Onwards and upwards for gender equality in conflict-affected eastern Ukraine
UN Women launched the second phase of the “Building democratic, peaceful and gender equal society in Ukraine – Phase II” (2021-2024) project in eastern Ukraine, which aims to empower women in playing a leading role in peace and security processes in the region. As part of the launch, UN Women Country Representative for Ukraine, Erika Kvapilova, held key meetings in Zaporizhzhia, a conflict-affected city in eastern Ukraine, with local women’s groups and government partners to discuss progress made towards gender equality and the necessary next steps.
“This is a pivotal time to prioritise gender quality and women’s empowerment in conflict-affected regions of Ukraine. The COVID-19 pandemic has exacerbated inequalities in already vulnerable communities. Finding entry-points for further collaboration with civil society groups and government partners is key to our collective work to improve the lives of women and girls affected by conflict,” said Erika Kvapilova during the discussions.
By working closely with the government and women’s groups at national, regional and local levels, the project will build on the work undertaken during the first phase, with the ultimate goal of making sure that women can meaningfully participate in peace and security processes at all levels in Ukraine.
“Our meetings in Zaporizhzhia are important opportunities to hear from women themselves about their lived realities, needs and priorities. At the same time, affirming commitment and cooperation with government partners in Zaporizhzhia to build on progress to date is essential as our programme moves forward,” she added.
The project, funded by the Government of Norway, aims to advance the women, peace and security (WPS) agenda, and to localise the National Action Plan designed to realize the UN Security Council resolution 1325 (UNSCR 1325), which reaffirms the important role of women in the prevention and resolution of conflicts, peace negotiations, peacebuilding, peacekeeping, humanitarian response and in post-conflict reconstruction and stresses the importance of their equal participation and full involvement in all efforts for the maintenance and promotion of peace and security.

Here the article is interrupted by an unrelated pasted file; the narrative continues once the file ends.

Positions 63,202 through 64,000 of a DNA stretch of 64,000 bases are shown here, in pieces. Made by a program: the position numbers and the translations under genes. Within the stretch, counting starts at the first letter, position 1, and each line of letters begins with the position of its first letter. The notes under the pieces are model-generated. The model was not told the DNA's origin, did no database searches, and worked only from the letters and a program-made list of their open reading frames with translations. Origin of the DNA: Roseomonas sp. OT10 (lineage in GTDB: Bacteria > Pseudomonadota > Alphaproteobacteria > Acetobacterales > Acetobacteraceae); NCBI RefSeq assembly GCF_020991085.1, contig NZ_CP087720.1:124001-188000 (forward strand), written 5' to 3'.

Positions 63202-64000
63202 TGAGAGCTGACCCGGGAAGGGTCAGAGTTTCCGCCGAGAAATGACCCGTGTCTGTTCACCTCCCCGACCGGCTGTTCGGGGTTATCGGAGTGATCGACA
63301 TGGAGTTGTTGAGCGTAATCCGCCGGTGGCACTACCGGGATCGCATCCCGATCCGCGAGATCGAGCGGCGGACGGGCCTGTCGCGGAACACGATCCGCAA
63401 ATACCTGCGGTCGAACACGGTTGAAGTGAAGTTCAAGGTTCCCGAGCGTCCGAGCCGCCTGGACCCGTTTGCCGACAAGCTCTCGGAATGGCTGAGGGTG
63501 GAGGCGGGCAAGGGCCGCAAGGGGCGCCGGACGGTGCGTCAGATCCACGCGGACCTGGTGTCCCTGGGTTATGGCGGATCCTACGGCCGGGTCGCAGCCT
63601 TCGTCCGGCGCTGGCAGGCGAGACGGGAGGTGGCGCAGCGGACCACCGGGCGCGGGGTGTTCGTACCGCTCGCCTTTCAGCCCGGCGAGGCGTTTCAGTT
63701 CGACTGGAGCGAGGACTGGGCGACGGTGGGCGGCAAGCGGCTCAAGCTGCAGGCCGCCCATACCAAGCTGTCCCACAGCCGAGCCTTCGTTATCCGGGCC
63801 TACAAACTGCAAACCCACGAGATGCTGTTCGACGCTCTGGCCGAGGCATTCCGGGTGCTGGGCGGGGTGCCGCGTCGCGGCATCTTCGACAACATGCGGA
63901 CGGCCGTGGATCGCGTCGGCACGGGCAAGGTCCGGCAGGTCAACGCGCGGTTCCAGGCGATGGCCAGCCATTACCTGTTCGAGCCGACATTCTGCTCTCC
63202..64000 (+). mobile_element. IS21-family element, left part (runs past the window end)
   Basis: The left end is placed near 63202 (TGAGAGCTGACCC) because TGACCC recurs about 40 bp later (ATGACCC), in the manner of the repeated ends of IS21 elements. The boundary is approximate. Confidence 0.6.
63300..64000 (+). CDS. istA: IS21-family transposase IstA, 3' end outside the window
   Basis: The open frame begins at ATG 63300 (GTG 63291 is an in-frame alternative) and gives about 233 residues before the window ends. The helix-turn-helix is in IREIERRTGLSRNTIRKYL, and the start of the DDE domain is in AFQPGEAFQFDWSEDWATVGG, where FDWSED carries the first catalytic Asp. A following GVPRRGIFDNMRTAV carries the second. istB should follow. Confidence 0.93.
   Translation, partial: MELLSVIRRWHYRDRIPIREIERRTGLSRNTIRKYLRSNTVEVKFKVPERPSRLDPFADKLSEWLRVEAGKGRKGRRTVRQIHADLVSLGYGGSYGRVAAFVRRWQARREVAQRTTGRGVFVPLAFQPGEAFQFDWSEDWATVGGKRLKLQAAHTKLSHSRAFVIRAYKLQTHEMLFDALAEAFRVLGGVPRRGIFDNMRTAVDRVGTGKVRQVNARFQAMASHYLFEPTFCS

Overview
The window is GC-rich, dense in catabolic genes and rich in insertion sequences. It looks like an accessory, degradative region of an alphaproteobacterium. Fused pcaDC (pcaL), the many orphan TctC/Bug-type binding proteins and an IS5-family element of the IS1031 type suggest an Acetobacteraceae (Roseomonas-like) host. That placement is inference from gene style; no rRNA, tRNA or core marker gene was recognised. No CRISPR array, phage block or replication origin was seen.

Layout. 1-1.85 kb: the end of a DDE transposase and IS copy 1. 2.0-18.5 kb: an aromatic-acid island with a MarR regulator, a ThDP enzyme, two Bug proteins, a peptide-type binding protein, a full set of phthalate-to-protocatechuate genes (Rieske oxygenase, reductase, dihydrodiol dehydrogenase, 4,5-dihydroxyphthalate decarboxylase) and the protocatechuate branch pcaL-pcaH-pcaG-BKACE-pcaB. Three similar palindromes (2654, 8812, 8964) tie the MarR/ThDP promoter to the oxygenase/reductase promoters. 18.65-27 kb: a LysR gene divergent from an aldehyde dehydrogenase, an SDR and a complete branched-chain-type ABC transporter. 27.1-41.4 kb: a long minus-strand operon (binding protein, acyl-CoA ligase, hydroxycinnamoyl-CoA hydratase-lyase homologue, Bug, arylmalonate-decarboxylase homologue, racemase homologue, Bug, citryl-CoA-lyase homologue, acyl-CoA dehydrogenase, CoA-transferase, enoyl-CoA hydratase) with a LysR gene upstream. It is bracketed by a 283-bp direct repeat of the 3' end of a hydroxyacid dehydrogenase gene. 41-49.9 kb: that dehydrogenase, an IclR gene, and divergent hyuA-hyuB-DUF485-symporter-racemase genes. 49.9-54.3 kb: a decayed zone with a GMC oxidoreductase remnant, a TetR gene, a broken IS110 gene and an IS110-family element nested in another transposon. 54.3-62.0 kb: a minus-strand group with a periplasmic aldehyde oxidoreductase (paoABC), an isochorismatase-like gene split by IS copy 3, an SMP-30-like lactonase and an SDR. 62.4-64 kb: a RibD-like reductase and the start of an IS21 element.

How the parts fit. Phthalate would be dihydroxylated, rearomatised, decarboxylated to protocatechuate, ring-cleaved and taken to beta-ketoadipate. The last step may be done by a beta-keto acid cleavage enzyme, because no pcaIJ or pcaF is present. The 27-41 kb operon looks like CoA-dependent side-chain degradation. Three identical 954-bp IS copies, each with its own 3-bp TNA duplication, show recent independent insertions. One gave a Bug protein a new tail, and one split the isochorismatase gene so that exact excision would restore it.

In a meeting with local authorities of the Komyshuvakha Territorial Community, where some 13,000 people reside including IDPs and Roma groups, Deputy Head of the Community, Nadejda Zaiiats said, “The first phase of the project helped us to develop a strategy for addressing safety issues for women and girls in our communities and we have made good progress. People’s perceptions around women’s rights and their roles in our community have really changed. Their eyes are more open and both men and women are willing to collaborate more to solve local challenges. Now is the time to take even more concrete action.”
“Zaporizhzhia has many internally displaced persons who have left their homes and communities due to the conflict and are seeking to create a safe life for themselves and their families. The COVID-19 pandemic has increased socio-economic disparities with women being even more vulnerable than before. Many women IDPs are facing challenges with unstable housing and access to fair jobs that can support their families. We have provided our inputs to different regional strategies and will continue to advocate for our needs,” says Anastasia Perepelytsa, a member of the Zaporizhzhia Council.
Women members of the Zaporizhzhia Internally Displaced Persons’ Council highlighted the importance of conflict-affected women’s participation in decision-making to ensure that their needs and priorities are well reflected in local strategies, plans and budgets.
UN Women team also visited Schastlyve – a tiny village within the Komyshuvakha community, where there are many women from vulnerable groups, including single mothers, women with disabilities, IDPs and older women. where a women’s self-help group supported under the first phase of the project has set up a Women’s Hub and kindergarten to enhance community cohesion and expand opportunities for women. The hub has, for example, arranged awareness-raising events to prevent gender-based and domestic violence, and conducted social outreach work to support vulnerable groups, such as older women, single mothers and women with disabilities.
“When women from the self-help groups started collaborating, they identified that local women can’t work because they don’t have child care support. Due to the advocacy of the self-help group, the local council allocated money from their budget for the establishment of different activities for children. This was an important step to enable mothers from this local community to seek paid work,” said Zaiiats.
In the second phase, the project intends to build on the important progress made so far. “A big lesson learnt from the first phase was that in order to strengthen women’s ability to contribute to conflict prevention, resolution and recovery, we need to address some of the underlying barriers to their participation, such as their understanding of human rights and gender equality, gaps in service provision and safety concerns. The next phase of the project incorporates human security and economic security as a key focus. The meetings we have had in Zaporizhzhia oblast, especially in local communities, reinforced this priority. We are looking forward to continuing our collaboration with civil society and government partners in Zaporizhzhia so that women can meaningfully participate in peace and security efforts at all levels. Onwards and upwards!,” concluded UN Women Project Manager, Svitlana Zakrynytska.